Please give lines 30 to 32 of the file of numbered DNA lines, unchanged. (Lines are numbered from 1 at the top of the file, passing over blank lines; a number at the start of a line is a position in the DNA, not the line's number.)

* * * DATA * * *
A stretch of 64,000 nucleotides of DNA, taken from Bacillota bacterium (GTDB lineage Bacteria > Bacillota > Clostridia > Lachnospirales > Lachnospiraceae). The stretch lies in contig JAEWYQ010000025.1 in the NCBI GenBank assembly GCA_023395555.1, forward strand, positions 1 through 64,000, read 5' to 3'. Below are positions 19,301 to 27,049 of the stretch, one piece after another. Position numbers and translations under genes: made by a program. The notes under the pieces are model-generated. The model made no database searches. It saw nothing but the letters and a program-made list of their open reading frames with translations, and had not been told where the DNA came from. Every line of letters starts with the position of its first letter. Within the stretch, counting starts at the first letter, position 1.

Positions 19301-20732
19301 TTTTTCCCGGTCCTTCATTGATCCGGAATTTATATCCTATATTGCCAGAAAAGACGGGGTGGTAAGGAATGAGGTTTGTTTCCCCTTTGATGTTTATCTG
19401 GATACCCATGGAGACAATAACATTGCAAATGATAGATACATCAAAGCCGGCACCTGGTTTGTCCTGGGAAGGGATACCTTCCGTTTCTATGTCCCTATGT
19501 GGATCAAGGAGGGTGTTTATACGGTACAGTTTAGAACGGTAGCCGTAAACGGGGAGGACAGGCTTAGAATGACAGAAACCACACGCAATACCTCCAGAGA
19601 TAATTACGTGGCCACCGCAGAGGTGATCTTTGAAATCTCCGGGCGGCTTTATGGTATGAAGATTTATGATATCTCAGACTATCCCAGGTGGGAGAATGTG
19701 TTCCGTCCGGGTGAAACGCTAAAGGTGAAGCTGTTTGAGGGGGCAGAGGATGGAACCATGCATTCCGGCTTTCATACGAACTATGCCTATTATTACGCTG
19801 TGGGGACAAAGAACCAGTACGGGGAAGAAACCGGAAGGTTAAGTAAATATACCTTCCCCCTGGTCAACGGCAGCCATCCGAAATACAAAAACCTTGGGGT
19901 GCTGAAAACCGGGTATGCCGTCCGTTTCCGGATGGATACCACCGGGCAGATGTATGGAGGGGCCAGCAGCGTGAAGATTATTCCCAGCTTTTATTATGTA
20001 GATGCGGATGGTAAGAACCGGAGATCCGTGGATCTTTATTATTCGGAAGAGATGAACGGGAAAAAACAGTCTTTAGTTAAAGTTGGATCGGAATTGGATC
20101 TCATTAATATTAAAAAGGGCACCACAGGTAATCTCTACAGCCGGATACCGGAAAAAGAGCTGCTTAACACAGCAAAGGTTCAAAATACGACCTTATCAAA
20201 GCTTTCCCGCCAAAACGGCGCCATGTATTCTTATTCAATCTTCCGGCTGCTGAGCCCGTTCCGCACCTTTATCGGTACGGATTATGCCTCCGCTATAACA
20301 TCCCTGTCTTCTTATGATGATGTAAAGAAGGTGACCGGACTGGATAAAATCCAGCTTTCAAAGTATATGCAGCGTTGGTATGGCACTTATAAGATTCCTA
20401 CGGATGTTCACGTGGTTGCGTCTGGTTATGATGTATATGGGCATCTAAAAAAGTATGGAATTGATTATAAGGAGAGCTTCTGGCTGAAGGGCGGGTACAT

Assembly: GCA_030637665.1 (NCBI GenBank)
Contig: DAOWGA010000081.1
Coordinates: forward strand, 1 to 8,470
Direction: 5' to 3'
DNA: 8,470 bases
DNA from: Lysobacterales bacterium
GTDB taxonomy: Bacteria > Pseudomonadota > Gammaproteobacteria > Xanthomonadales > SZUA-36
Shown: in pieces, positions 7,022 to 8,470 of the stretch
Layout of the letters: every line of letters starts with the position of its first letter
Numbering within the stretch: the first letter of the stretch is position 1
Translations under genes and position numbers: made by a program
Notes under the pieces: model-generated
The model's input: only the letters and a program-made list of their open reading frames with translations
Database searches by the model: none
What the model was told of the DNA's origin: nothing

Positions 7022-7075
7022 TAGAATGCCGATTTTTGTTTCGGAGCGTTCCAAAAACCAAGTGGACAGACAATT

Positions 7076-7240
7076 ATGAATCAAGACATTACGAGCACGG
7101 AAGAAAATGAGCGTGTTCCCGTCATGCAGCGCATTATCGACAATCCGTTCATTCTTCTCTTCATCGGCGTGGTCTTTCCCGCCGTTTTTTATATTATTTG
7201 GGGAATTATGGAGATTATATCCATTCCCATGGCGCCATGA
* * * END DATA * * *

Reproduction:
Positions 7022-7075
7022 TAGAATGCCGATTTTTGTTTCGGAGCGTTCCAAAAACCAAGTGGACAGACAATT

Positions 7076-7240